Long Term Monitoring

Rapid Assessment



Reference Site & Habitat Class Analogy
Reference Conditions
Classification of Habitats
Index of Biological Integrity
Hydrogeomorphic Model
Indicator Statistical Methods
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CRAMP Rapid Assessment. Index of Biological Integrity (IBI)

An Index of Biotic Integrity (IBI) has been widely used in freshwater systems to assess the condition of ecosystems, to assist in management decisions and policymaking (Smith et al. 1995, Karr and Chu 1999).

The IBI was developed for use in warm water streams in the U.S. Midwest in 1981 (Karr and Chu 1999). It uses a multimetric design that integrates attributes that respond to anthropogenic influence. Comparison of fish community characteristics to reference conditions result in a score of 1 to 5, with a score of one having the lowest biotic integrity. All organic attributes are included for each site. Scores for these attributes are then summed, culminating in a single, unitless, index value. Use of IBI as a measurement value grew rapidly, expanding to other regions and stream types. As its application grew, the basic design was retained, although the scoring and attributes varied in response to differing environmental conditions. The central premise of IBI involves environmental classification, attribute selection, methodological development, and statistical design.

Attempts are currently underway to extend these models to nearshore marine environments (Coral Reef Functional Assessment Workshop 2004). In an extensive literature review of coral reef assessments, Jameson et al. (1998) concluded that there is insufficient information to develop biocriteria guidelines for coral reefs. The complexity and diversity of Hawaiian coral reefs makes attribute selection and establishment of reference conditions difficult.

IBI compares biological criteria in undisturbed streams to those in degraded streams to determine the deviation from original conditions (Karr and Chu 1999). To quantify this departure, establishment of reference conditions within each stream classification is necessary.

Biological criteria describe the conditions that should be present in a specific habitat, thereby providing standards to compare against assessment data. It encompasses a sequence of ambient conditions relative to the biological integrity within a particular geographic classification. Biological integrity is synonymous with natural, pristine conditions. This state is homologous with minimally or undisturbed environments, which serve as, reference sites. Assessment and monitoring data can be converted to biological indices and compared to biocriteria at these reference sites.

Impairment of the habitat can be evaluated based on its departure from the biocriteria. To develop biocriteria that describe the biological condition of a community, its structure and function is characterized by numeric or narrative values based on the assessment of the organisms present.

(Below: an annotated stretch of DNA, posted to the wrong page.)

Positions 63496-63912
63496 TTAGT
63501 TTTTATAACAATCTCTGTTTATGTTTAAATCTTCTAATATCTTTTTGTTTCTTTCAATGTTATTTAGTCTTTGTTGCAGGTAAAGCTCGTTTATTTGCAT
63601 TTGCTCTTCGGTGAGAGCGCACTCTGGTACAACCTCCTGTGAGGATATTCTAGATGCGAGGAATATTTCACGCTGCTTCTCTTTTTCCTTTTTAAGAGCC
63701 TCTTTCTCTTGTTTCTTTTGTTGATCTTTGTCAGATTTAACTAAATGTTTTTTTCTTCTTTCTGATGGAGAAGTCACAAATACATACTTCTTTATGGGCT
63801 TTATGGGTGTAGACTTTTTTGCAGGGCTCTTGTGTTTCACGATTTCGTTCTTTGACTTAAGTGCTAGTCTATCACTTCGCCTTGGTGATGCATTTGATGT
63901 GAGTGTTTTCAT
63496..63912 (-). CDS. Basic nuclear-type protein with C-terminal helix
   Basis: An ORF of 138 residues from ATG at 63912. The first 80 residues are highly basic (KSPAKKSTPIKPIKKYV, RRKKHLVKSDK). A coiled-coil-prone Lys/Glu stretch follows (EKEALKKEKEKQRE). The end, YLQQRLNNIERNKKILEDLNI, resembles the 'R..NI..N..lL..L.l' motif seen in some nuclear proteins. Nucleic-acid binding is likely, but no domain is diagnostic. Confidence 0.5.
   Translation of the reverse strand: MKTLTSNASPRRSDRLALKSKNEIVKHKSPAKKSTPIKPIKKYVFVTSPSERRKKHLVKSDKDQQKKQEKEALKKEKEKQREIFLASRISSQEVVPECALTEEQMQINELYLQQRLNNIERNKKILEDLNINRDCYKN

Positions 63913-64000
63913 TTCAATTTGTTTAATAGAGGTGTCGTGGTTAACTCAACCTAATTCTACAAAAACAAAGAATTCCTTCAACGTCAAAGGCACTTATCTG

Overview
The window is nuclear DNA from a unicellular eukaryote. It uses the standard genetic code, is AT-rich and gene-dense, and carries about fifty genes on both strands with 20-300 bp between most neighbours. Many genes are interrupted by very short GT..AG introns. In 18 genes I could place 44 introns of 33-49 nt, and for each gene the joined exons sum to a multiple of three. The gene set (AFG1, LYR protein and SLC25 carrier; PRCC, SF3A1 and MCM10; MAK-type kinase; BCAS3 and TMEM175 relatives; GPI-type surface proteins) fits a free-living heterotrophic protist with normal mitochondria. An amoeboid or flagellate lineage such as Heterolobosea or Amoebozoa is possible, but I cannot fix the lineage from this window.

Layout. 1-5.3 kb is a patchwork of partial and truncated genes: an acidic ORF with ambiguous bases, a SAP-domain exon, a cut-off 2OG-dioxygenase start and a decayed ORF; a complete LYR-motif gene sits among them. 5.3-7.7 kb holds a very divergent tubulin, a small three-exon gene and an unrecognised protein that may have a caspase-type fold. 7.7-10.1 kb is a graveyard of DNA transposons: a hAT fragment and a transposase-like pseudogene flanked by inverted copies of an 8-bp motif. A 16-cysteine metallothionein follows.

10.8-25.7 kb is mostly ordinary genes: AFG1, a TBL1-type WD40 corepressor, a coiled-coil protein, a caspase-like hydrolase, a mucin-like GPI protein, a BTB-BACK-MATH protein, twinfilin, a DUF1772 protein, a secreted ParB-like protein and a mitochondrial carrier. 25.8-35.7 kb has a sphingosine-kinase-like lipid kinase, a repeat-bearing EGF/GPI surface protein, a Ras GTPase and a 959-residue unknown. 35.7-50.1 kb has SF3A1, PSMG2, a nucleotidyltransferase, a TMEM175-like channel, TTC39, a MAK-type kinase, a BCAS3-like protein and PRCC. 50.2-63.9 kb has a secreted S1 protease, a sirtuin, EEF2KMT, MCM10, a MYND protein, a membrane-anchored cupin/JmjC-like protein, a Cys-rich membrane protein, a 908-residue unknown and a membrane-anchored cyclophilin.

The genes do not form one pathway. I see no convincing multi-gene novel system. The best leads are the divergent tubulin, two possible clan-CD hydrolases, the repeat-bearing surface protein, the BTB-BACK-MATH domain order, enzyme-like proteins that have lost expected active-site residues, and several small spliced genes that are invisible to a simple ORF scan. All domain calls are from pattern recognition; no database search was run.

It has been suggested that selection of biocriteria be based on the following attributes.

  • Accommodate seasonality

  • Quantifiable parameters

  • Based on established scientific principles

  • Defined as a range

  • Representative of natural conditions

  • Sensitive enough to identify marginally degraded areas

  • Legally defensible

The biological integrity of a region reflects the ability of the community to maintain a balance of organisms and interactions under natural, unperturbed conditions. This integrity is compromised when components of the functional organization depart from original, pristine conditions. An accurate description of the community will include aspects of the system that respond to anthropogenic perturbations. Subsequent contrasts can then be made between comparable habitats.

The development and testing of a multivariate statistical model using IBI to predict conditions at sites not previously surveyed will be valuable in establishing management priorities, regional policy and evaluation of existing programs in the Hawaiian Islands. Application of a model would allow management to implement a preventative approach to environmental degradation.


Karr J.R.and Chu E.W. 1999. Restoring Life in Running Waters: Better Biological Monitoring. Island Press, Washington, DC. 206 pp.

Smith, D. R., Ammann, A., Bartoldus, C., and Brinson, M. M. 1995. An approach for assessing wetland functions using hydrogeomorphic classification, reference wetlands, and functional indices. Technical Report WRP-DE-9, U.S. Army Engineer Waterways Experiment Station, Vicksburg, MS. NTIS No. AD A307 121.

Coral Reef Functional Assessment Workshop. Co-sponsored by the Army Corps of Engineers and University of Hawaii Sea Grant. August 23-25, 2004.


Last Update: 04/21/2008

By: Lea Hollingsworth

Hawai‘i Coral Reef Assessment & Monitoring Program

Hawai‘i Institute of Marine Biology

P.O. Box 1346

Kāne‘ohe, HI 96744

808-236-7440 phone

808-236-7443 fax